Millicent and Henry Fawcett by Ford Madox Brown

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    Henry Fawcett; Dame Millicent Fawcett,    by Ford Madox Brown,    1872,    NPG 1603,    © National Portrait Gallery, London
Millicent Garrett Fawcett, leading ‘votes for women’ campaigner, and her husband Henry Fawcett.
Henry Fawcett; Dame Millicent Fawcett
by Ford Madox Brown
oil on canvas, 1872
42 3/4 in. x 33 in. (1086 mm x 838 mm)
NPG 1603
© National Portrait Gallery, London
On display in Room 19 on Floor 2 at the National Portrait Gallery

Millicent Garrett Fawcett (1847–1929) is best remembered as a leading campaigner for Women’s suffrage The right of women to vote in political elections. and the first leader of the National Union of Women’s Suffrage Societies (NUWSS). This was the largest organisation to campaign for ‘votes for women’.  

In the mid 1800s, life in Britain for women was very different to today. There was very little education available to them, they could not work as doctors, lawyers or politicians. And, if they got married, everything belonged to their husband, including any money they earned and any property they owned.      

Women were also not allowed to vote in national elections. This meant they had no say in the important laws and decisions that affected their everyday lives.  

The campaign for women’s suffrage was one of the most important movements in the long fight for Gender equality When people of all genders have equal rights, responsibilities and opportunities. . A fight that is still going on today. 

Analysing the portrait

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    Henry Fawcett; Dame Millicent Fawcett,    by Ford Madox Brown,    1872,    NPG 1603,    © National Portrait Gallery, London
Henry Fawcett; Dame Millicent Fawcett, by Ford Madox Brown, 1872

Look carefully at the portrait. Take your time – look at it for at least a whole minute. What can you see?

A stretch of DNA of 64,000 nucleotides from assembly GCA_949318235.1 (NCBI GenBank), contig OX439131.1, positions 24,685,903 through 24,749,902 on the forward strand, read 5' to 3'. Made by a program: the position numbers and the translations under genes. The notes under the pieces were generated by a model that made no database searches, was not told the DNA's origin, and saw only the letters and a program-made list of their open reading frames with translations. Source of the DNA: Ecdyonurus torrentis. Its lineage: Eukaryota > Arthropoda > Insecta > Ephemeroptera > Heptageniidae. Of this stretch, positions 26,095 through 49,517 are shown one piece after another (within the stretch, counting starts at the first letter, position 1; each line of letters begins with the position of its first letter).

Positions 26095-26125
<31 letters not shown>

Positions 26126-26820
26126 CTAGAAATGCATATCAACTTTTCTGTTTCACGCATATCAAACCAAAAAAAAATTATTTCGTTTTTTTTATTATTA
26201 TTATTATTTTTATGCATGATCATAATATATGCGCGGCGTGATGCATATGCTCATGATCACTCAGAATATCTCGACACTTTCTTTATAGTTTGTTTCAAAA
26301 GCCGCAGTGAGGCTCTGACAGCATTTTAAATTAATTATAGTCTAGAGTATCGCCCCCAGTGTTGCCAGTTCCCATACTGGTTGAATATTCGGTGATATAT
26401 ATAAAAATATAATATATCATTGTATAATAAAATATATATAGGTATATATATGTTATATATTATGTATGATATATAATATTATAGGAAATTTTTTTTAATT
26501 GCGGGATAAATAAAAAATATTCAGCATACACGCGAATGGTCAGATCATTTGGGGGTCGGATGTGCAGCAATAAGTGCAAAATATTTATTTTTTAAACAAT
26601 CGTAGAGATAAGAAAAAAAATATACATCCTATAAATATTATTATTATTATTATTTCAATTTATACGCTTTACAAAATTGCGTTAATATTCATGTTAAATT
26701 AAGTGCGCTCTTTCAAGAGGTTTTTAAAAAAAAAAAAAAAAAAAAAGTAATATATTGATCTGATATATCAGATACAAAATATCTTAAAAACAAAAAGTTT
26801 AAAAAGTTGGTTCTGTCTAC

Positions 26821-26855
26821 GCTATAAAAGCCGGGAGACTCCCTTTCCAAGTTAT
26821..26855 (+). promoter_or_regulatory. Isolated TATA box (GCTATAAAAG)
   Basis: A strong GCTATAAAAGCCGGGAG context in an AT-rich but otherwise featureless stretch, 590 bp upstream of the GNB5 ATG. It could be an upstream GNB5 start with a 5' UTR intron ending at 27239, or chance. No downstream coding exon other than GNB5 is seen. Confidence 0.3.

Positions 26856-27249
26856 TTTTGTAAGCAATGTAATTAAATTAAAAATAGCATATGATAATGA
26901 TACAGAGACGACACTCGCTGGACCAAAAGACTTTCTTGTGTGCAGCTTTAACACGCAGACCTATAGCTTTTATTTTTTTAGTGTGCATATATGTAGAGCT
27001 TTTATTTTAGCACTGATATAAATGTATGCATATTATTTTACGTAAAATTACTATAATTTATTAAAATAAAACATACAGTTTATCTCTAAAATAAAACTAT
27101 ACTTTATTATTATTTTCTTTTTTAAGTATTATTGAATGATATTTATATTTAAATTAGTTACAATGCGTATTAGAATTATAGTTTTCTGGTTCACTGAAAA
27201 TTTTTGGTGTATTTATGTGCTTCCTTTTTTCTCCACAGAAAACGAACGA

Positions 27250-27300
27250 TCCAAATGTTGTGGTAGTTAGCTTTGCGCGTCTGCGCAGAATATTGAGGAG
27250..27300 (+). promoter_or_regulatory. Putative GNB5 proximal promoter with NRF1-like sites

• Henry is sitting in an armchair and Millicent is perched on one of its arms. She is leaning in towards him with her arm around his shoulder.
    • Millicent is gazing at Henry and looks as if she is paying close attention to what he is saying.
    • Henry is holding Millicent’s hand.
    • The couple had a close bond and often worked together.
    • They are both wearing smart, fashionable clothes, the clothes of respectable people of the time.
    • Henry looks to be wearing a ‘lounging robe’ – a sort of dressing gown – which suggests the couple are at home.
    • Millicent is holding a pen and a piece of paper.
    • Henry’s eyes are closed. He is pointing towards the paper and looks as if he is speaking in an animated way.
    • Millicent appears to be writing down what Henry is saying.
    • Henry was the first blind person ever to become an MP. Millicent acted as Henry’s guide and secretary, often making notes for him in the House of Commons The part of Parliament whose members, MPs, are elected by the people of the country. . Henry supported Millicent in her work as a writer. They both campaigned for Women’s suffrage The right of women to vote in political elections. .
Courage calls to courage everywhere.
Millicent Garrett Fawcett, 1913